Descriptors are the line items you see on your bank statement that describe each transaction. Merchants must navigate several factors to deliver concise descriptors that their customers will easily recognize. Unclear, complicated descriptors are a leading cause of chargebacks and headaches for merchants and cardholders alike. So it is super-important for merchants to understand how they work.


Here’s a little primer on descriptors, how they appear on statements and what options you have as a merchant in using them:

Soft to Hard

Descriptors have a life cycle. The “soft” stage descriptor appears on a statement while the transaction is pending. Once it is approved, the descriptor becomes “hard” as the permanent entry on a statement.

Static vs Dynamic

Static descriptors are the same for all transactions, typically carrying the company name. These are ideally suited for merchants selling a single product/service, or where the company is recognized above the merchandise, such as restaurants, airlines or subscription-based services.

Dynamic descriptors will vary for a merchant, depending on the transaction. They are ideal if your cardholder is likely to recognize the merchandise over the merchant, such as with resellers.


Generally speaking, you have 22-33 characters to convey your company, product and contact information; it’s like Twitter, on meth. Whether you’re using dynamic or static descriptors, prioritize your information as follows:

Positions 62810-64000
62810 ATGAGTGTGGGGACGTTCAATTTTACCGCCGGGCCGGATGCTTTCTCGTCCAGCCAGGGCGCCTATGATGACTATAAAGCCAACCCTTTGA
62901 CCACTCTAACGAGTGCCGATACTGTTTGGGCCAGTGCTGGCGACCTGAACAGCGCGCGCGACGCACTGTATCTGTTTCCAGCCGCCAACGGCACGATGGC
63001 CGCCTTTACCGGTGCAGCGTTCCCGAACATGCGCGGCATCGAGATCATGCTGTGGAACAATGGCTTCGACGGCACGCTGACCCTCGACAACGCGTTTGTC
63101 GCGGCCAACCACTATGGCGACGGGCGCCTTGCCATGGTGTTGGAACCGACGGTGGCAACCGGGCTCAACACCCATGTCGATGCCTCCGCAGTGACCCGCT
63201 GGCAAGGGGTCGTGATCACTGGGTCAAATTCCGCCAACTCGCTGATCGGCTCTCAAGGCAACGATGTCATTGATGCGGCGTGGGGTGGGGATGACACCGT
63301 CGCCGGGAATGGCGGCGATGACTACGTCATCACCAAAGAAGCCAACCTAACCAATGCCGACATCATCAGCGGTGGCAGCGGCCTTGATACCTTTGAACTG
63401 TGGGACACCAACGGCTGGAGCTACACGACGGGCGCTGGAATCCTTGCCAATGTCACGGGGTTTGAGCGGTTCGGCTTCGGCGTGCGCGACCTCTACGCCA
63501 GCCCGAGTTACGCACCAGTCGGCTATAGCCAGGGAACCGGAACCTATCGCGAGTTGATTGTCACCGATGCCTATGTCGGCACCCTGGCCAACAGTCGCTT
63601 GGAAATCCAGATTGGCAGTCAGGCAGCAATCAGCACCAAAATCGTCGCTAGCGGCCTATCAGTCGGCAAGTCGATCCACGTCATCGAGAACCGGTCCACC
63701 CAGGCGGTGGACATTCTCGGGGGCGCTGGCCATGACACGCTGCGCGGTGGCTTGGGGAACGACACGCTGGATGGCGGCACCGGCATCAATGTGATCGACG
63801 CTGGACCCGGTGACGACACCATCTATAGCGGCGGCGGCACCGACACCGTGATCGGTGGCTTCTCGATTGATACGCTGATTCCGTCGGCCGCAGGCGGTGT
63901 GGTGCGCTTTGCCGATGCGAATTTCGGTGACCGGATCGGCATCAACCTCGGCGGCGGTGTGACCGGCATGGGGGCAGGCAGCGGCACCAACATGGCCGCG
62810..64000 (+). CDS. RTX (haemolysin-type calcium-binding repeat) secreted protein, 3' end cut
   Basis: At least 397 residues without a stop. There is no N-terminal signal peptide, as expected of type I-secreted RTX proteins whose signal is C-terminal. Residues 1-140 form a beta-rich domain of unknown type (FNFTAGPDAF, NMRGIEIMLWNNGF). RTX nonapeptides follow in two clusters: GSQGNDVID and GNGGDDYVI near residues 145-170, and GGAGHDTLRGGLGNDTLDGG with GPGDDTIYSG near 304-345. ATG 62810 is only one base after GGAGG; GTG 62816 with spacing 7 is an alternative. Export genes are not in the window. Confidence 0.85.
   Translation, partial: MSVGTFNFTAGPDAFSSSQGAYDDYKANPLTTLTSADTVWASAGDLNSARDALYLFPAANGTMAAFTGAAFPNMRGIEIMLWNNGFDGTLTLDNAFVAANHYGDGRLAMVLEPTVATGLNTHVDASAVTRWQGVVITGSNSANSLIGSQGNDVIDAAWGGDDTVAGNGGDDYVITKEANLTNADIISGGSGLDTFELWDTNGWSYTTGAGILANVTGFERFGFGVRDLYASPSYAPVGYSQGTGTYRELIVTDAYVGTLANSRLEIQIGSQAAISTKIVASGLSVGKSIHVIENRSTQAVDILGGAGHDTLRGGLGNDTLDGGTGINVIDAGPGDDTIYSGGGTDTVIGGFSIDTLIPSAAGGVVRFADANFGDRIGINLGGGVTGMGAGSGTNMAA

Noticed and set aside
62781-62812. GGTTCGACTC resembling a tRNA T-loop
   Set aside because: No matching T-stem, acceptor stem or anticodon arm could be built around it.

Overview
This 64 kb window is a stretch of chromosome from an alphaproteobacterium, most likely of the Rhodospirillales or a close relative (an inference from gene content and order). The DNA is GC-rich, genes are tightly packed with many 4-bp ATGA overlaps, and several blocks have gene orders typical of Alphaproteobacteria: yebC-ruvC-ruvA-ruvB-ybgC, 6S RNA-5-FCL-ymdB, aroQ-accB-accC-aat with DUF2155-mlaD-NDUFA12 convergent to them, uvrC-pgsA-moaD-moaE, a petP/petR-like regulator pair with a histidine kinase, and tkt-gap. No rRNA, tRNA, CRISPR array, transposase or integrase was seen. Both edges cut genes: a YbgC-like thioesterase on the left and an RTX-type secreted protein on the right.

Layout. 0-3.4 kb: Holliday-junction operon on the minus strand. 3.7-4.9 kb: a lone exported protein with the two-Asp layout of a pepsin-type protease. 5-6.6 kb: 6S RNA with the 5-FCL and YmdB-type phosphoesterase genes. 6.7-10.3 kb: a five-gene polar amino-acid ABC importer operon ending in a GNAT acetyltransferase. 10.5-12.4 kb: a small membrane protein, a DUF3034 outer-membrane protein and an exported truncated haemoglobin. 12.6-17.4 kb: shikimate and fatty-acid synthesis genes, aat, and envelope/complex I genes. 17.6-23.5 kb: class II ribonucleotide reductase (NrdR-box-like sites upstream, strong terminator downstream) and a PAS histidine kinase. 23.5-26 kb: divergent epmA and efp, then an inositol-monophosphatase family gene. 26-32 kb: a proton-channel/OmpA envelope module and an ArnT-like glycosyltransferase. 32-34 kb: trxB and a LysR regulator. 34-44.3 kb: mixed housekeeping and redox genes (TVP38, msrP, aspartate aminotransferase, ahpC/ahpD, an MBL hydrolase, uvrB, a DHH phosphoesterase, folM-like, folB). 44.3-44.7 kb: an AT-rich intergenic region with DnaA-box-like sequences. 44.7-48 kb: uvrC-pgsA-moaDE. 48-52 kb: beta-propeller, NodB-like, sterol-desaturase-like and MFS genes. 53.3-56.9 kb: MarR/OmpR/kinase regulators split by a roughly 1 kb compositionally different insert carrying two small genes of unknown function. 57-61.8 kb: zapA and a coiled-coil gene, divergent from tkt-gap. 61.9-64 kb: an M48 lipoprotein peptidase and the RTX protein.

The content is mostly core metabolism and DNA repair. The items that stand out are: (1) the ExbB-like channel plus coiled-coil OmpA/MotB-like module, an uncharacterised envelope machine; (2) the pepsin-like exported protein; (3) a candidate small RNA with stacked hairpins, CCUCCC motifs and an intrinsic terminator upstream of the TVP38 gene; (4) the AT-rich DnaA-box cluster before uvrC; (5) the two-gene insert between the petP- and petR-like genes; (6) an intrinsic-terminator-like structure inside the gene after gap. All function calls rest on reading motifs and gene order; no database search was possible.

#1: Provide a Point of Contact

This is the most important information you can convey in your descriptors. You can never be sure a cardholder will recognize a transaction. So including a phone number or a web address is your best insurance policy. Having contact info in the descriptor will significantly increase the chances the cardholder will come to you with any issues.

#2: Recognition = Repetition

Whatever type of descriptor you go with, you have to make sure your customers will recognize it on their statements. The best way to do this is to prepare you customer. At the point of sale, tell the customer then and there how the transaction will appear on their statement. Send a confirmation email with the same information. The more you remind your customers, the more likely they will recognize the descriptor.


Unfortunately, like the game of telephone, the initial information can warp as it moves from merchant to customer. Merchant service providers and issuing banks all exert their influence over how your descriptors appear.

Consult with your merchant services representative

Your merchant services provider determines how that original set of characters is sent to the cardholder’s issuing bank. Whether you can even send dynamic descriptors, or if you can set the soft descriptor varies among processors. This is a key-part of merchant services, and you should have your provider spell it out for you.

Test your transactions on different issuers

Issuing banks have their own policies on how descriptors display. Some are very strict, requiring the first 22 characters to be a company name, and the remaining characters state a location. Some may limit your descriptors even further. Plus, there can be a significant difference between online statements and paper statements. The only way to know for sure how your descriptors appear on any statement is to test them out. You can’t test every single issuer out, but after testing a handful, you’ll gain valuable insights on how to optimize your descriptors.

Chances are, you’re still scratching your head about the world of transaction descriptors. We get it, and we’re here to help. ChargebackHelp assists its clients with this and other complicated aspects of payments processing. Give us a call: 1.800.975.9905